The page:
It is not clear if or how enteroviruses manipulate the TBC1D22A/B-ACBD3 interaction, given that enterovirus 3A and TBC1D22A/B appear to occupy the same ACBD3 in our affinity purifications. The ACBD3-PI4KB-TBC1D22A/B system may provide a clue as to why enterovirus 3A proteins directly bind to and require GBF1 for replication. Mapping of the ACBD3-interacting region on the poliovirus 3A protein demonstrated an ACBD3 binding domain C-terminal to the region responsible for binding GBF1, suggesting that poliovirus 3A’s recruitment of GBF1 to Golgi membranes might be for recruitment of GBF1 to ACBD3. GBF1-Arf1 dynamics at the membrane may be responsible for recruiting another regulator that determines whether TBC1D22A/B or PI4KB is bound to ACBD3. Our affinity purification conditions may not promote the formation of a 3A-GBF1-ACBD3-PI4KB complex, thus allowing TBC1D22A/B to compete off PI4KB from ACBD3.
The reliance on overexpressed proteins in these protein-protein interaction studies is an important caveat. For example, nonphysiological levels of ACBD3 and/or TBC1D22A/B could produce an interaction that would be unlikely to occur at native levels. While our attempts to address this have been hampered by the lack of immunoprecipitation-competent antibodies to the untagged version of TBC1D22A/B, we have previously published experiments which indicate that ACBD3 and TBC1D22A/B interact at native expression levels. Specifically, we note that native TBC1D22A/B copurified with native ACBD3 in the presence of affinity-purified enterovirus 3A proteins, suggesting that the interaction is not entirely an artifact of overexpressing ACBD3 or TBC1D22A/B (see Table S7 in reference 5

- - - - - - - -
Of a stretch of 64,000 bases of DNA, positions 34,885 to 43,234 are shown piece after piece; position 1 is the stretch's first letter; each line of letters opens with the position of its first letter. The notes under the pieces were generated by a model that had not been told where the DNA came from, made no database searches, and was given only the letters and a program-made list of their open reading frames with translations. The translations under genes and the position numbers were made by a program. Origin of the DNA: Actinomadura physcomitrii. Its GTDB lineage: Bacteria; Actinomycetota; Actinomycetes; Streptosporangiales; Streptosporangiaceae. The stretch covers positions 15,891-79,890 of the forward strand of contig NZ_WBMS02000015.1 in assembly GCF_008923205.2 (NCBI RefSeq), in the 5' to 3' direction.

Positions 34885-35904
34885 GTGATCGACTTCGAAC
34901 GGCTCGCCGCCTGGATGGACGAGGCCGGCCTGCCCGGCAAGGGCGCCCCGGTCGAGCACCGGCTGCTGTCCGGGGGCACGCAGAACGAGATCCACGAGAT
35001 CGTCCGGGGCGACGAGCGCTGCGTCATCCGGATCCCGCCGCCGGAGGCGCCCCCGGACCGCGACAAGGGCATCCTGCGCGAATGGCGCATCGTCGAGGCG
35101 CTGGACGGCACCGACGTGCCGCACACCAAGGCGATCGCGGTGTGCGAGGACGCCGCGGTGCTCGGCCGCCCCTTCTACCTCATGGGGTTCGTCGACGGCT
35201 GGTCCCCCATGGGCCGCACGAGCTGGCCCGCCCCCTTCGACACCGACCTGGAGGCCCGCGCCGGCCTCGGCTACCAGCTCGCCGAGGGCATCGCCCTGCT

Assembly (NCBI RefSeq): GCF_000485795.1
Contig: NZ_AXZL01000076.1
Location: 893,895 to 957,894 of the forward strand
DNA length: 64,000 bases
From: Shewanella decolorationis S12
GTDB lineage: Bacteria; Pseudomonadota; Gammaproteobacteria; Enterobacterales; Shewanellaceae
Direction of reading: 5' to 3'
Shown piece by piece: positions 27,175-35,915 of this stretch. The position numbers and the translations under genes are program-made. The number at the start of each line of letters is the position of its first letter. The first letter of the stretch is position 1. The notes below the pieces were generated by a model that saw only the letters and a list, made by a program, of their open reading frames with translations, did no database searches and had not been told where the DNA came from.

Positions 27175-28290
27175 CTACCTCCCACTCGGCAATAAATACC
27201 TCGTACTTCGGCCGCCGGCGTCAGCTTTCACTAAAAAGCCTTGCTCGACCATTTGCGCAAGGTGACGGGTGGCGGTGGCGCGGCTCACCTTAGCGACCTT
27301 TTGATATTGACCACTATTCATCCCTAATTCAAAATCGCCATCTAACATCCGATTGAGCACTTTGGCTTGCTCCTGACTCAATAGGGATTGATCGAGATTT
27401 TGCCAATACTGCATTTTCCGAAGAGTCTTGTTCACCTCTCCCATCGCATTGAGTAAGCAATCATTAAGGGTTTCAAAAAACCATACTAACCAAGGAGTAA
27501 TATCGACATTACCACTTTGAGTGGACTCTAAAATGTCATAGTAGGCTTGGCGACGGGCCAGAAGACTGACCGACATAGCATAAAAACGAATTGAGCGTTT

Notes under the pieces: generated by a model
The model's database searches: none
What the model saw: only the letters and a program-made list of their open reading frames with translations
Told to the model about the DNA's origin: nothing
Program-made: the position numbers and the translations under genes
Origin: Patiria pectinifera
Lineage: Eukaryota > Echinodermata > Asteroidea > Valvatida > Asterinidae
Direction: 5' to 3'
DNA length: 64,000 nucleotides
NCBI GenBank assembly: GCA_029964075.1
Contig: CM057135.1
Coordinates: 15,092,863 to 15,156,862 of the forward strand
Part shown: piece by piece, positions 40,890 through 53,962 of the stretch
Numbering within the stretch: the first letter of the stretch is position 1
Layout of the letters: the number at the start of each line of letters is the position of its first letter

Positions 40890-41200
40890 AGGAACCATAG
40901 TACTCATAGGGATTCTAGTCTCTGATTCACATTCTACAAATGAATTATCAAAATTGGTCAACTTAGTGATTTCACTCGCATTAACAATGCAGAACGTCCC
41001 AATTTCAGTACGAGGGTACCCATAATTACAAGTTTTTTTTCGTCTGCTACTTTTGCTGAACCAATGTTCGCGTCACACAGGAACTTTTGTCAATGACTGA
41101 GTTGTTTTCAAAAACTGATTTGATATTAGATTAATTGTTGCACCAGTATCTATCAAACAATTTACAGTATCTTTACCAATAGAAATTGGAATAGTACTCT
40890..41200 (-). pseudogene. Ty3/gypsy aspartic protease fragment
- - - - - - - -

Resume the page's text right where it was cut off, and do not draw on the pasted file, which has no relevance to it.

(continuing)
Future experiments with the PI4KB mutants isolated in this study will help illuminate whether different PI4KB mutants can rescue enterovirus replication after depletion of native PI4KB. However, it is of note that enteroviruses selected for resistance to enviroxime family PI4KB inhibitors contain mutations in the ACBD3 binding region of 3A (V45A and H57Y) (25
). How these mutants affect ACBD3 binding by 3A and whether PI4KB can compete TBC1D22A/B off ACBD3 are important outstanding questions.
In conclusion, multiple picornaviruses coopt the same central ACBD3-PI4KB axis for replication but utilize different cellular mechanisms to manipulate the system. The kobuviruses and enteroviruses may reflect convergent evolutionary strategies to manipulate this key lipid regulator. The mutants obtained in this study will be useful tools to test whether PI4KB localization to ACBD3 is required for picornavirus replication; to test the effect of ACBD3, TBC1D22A/B, and GBF1 on PI4P levels in the cell; and to discover regulatory mechanisms that govern the ACBD3 interactome.